"My ship," I said. I opened my eyes and his face morphed from blurry to crystal clear. He was scarred close to his right eye, and freshly cut along his chin. Bel could fix that right up, I thought but didn't say. This saphead had boarded my ship.

"Two more out there."

"Not for long."

This dialogue came from somewhere over Silver Whiskers' shoulder. I tried to look, but the room pitched. I thought the nausea was worsening, but no, the pilot just sucked heartily.

"You don't fly Luna like that, milksop," I muttered. Silver Whiskers smiled, a lovely, crooked smile in that somewhat-worn face.

"You aren't in any shape to fly her yourself," he said.

"A hundred credits says otherwise." As the milksop at the controls worked his magic, the ship lurched again and propelled me out of the chair, straight into Silver Whiskers' arms. But the thrust carried him backward too and we ended up in a pile between the pilot's chair (my chair) and the nav controls. "Out!" I stepped on Silver Whiskers as I climbed to my chair and grabbed the milksop's arm. He was small, young, and clattered back to the decking.

My chair was warm from milksop's backside. I'd never known that sensation before. This leather was always cold until I warmed it. Always.


Bel slipped into the nav station and we worked in concert. Two ships remained in the starry sky before me, unfamiliar to me in both marking and design. They were small, sleek, almost the color of the heavens and easily lost as we crisscrossed back and forth. They were armed with cannons which shook the hull when they fired and I dodged. Luna had fairly primitive weapons—I'd been meaning to upgrade but hell's bells, no one bothered stasis-sleep cargo ships. No one. There was a respect, damn it. Granted, there were pirates—hell, was that what Silver Whiskers was?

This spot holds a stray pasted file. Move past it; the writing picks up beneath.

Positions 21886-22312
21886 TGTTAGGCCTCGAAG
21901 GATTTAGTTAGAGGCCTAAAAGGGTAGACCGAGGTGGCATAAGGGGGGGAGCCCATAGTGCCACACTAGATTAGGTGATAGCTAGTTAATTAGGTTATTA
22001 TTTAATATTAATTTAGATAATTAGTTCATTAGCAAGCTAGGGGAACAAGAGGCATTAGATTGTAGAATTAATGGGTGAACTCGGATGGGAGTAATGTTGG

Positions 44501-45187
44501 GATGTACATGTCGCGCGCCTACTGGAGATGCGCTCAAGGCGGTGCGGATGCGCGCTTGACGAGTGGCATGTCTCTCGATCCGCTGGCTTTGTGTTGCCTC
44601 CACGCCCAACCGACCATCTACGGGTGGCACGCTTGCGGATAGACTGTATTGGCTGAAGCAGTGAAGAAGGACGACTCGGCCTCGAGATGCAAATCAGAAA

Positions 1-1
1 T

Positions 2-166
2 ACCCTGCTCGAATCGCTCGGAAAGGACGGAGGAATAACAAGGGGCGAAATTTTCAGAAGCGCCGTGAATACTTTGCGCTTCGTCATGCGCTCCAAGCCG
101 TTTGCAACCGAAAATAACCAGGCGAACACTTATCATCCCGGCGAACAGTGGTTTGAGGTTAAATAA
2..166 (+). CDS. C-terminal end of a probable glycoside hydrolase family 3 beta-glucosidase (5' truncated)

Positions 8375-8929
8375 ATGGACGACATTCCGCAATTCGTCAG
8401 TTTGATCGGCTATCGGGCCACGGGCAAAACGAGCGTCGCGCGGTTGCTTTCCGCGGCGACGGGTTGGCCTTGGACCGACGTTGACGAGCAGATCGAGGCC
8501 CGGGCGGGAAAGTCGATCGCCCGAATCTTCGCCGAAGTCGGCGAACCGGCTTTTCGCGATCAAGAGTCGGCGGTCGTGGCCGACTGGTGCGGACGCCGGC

I skirted a debris field and rounded back toward the unfamiliar ships. I drew in tighter and tighter circles, Luna like a long-time lover under my hands. Someone behind me whispered "Jesus" as we circled closer to the near-black ships. If that old deity could help us, by all means pray, but it was Luna who would save our asses. She always did.

The ships crisscrossed and misjudged Luna's turning radius; their wings caught and broke, and the ships collided in a fireball. I bisected the flames with Luna, debris pattering on the hull as we cleared it. I looked over my shoulder at Silver Whiskers.

He scrubbed a hand over his face. "Were those Terran credits or Vegan?"

* * *

I tucked Luna into orbit around an uninhabited planet and retreated back to the infirmary, where Bel scanned me, gave me more fluids, and eventually pronounced me fit. As fit as a girl could be who'd come out of stasis the way I had. I settled into a broad chair that didn't threaten to dump my still-adjusting body to the floor and was brushing my hair when Silver Whiskers peered into the room.

He was good looking, broad in the shoulder and narrow in the hip, and exactly the kind of thing I didn't need to get involved with. Not now, not when I had another five light years of travel. But those hands and those lips, they beckoned like water and the memory of fresh roasted meat. I was hungry, for more than just food.

"Bel tells me you're Ophelia Solomon."

"Bel should be melted and sold for scrap," I said without meaning it, and looked at the AI, quietly organizing the equipment used in my post-stasis scans. I tossed my hairbrush aside for all the good it was doing and Bel tucked it into its proper place.

Every time I came out of stasis, I expected my chin-length hair to be down to my waist, but it was never so. I looked as I looked the day I went in, no older. No matter how many times I expected to see lines around my eyes and silver in my blonde hair, it was never so. I pulled my hair up and clipped it to keep it out of my eyes, and looked at Silver Whiskers, waiting for him to say something more. Anything, so that I could stop noticing the way his belt rode low on his hips, and the easy way his black tee fit him. He had discarded his jacket—relaxing on my ship? My time? Was this what a pirate did?

"Why'd you jack my ship?" I asked when he didn't say anything.

"Name's Larkin," he said, which did nothing to answer my question. The way he said it, the name had a reputation attached, and when I didn't react, he chuckled. It was a pleasant sound, but alien on this ship. Bel didn't chuckle and rarely did I.